On the other hand, I'm a cynic. I punch holes in every conspiracy theory. I don't believe good always wins over evil (at least in this life). Dreams don't come true. The glass isn't half full or half empty - it's just all you get.
Given these conflicting traits, I suppose it's hardly surprising that I pre-order the latest Christmas, feel-good, pretty cover, sentimental story and then whine because it's sappy. I don't know . . . I'm an enigma.* But here are my thoughts on The Christmas Note by Donna VanLiere.
It has everything a Christmas novel should have - family, forgiveness, and a happy ending. But problems aren't solved that quickly except in thirty-minute sit-coms. It gives you a warm feeling of Christmas cheer and hope. But the real world doesn't work that easily.Well . . . regardless of which side you're on in the Christmas feel-good/clap-trap debate, take that information and proceed accordingly.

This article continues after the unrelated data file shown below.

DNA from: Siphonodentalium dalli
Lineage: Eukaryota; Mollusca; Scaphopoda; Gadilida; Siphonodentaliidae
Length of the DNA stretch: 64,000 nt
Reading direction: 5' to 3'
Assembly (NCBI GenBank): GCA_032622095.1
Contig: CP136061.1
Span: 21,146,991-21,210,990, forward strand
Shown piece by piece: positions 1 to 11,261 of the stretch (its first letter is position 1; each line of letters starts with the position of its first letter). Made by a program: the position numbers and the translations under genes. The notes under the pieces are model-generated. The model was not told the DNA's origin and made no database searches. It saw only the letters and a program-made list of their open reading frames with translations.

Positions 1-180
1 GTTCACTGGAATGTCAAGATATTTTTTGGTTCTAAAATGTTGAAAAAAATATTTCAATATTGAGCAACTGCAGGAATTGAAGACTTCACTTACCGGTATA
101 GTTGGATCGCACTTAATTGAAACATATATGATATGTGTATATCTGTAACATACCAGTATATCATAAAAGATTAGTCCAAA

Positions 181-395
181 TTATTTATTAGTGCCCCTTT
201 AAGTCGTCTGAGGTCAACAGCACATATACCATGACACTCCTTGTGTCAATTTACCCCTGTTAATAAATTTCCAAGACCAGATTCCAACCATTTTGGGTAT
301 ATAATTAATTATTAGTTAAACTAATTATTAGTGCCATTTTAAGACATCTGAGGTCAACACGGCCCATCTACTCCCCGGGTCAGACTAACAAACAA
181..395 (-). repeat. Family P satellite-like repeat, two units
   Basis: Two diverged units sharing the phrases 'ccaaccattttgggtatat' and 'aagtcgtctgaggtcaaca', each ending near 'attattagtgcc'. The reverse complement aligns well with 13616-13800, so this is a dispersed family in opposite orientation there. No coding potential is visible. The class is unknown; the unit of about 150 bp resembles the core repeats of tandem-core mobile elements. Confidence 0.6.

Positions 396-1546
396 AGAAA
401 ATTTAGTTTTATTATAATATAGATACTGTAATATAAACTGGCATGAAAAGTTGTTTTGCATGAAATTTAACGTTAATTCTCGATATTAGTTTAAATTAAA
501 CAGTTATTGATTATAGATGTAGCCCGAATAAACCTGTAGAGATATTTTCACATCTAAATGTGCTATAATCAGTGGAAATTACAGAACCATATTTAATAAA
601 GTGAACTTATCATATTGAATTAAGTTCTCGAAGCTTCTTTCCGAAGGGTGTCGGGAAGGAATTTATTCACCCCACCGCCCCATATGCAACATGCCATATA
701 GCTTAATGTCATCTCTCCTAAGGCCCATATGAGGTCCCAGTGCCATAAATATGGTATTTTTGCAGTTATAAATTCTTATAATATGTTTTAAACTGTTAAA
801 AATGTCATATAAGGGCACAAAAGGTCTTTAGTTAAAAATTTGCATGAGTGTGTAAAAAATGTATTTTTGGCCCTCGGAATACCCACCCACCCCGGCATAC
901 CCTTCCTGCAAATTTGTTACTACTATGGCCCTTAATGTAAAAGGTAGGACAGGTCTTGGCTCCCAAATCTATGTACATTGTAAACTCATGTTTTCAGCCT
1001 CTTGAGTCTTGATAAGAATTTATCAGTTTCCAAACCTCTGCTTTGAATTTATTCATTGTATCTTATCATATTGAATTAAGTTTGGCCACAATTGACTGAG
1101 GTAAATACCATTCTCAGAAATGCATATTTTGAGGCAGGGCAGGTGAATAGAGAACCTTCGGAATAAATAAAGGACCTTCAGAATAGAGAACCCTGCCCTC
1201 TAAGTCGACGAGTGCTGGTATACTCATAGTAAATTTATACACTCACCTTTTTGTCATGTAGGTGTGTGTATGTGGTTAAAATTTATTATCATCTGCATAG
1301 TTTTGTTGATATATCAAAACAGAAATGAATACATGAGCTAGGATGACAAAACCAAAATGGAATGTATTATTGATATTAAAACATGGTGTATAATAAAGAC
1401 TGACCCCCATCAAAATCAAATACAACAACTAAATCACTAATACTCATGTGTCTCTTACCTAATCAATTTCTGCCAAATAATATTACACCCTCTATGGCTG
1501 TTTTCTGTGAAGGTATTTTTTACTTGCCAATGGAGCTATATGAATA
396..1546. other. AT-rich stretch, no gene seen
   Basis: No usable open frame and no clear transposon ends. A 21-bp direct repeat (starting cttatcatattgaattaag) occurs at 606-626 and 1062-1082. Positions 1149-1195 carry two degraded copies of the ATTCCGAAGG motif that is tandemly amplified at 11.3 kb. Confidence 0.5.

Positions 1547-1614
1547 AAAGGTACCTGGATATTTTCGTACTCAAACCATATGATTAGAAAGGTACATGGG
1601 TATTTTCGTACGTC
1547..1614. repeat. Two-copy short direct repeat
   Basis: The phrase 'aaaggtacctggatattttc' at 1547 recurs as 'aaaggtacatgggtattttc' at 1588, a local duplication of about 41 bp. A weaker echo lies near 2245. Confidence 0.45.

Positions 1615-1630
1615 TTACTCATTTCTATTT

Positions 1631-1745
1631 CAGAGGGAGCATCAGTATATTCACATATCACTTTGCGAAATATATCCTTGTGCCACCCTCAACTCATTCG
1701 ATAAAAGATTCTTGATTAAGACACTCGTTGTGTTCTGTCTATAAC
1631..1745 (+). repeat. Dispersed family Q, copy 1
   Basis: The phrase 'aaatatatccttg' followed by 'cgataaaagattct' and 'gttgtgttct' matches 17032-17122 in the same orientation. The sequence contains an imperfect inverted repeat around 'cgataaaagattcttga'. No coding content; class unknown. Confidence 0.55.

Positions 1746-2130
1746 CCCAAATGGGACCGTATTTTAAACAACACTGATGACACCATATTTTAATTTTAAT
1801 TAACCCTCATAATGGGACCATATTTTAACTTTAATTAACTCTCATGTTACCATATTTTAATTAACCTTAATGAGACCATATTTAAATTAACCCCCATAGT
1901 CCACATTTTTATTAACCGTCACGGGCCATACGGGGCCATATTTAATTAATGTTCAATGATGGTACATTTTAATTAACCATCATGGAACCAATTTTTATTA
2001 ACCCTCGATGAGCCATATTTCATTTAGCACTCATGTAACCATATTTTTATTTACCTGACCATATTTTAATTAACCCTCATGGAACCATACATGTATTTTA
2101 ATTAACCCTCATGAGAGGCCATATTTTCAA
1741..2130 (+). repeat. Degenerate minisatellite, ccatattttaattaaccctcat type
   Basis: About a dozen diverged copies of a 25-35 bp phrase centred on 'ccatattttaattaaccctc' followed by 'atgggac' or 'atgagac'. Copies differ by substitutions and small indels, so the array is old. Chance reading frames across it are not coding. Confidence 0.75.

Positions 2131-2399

Gretchen Daniels has recently moved into an apartment with her two children to be closer to her mother. Next-door neighbor Melissa McCreary prefers to keep to herself. One day, a local landlord who is looking for Melissa knocks on Gretchen’s door for assistance. Melissa’s mother has died and the landlord needs Melissa to empty her mother’s apartment. Gretchen reaches out and offers to help, but the apartment is a gut wrenching shamble of a home. There is little worth saving except for a few photos and an unfinished note discovered on the crate beside the bed. In the two scribbled lines, Melissa discovers she has a brother and a sister that she never knew about. Can two very different women embark on a journey that explores a long-buried need for forgiveness, hope, and redemption?
*West Wing quote alert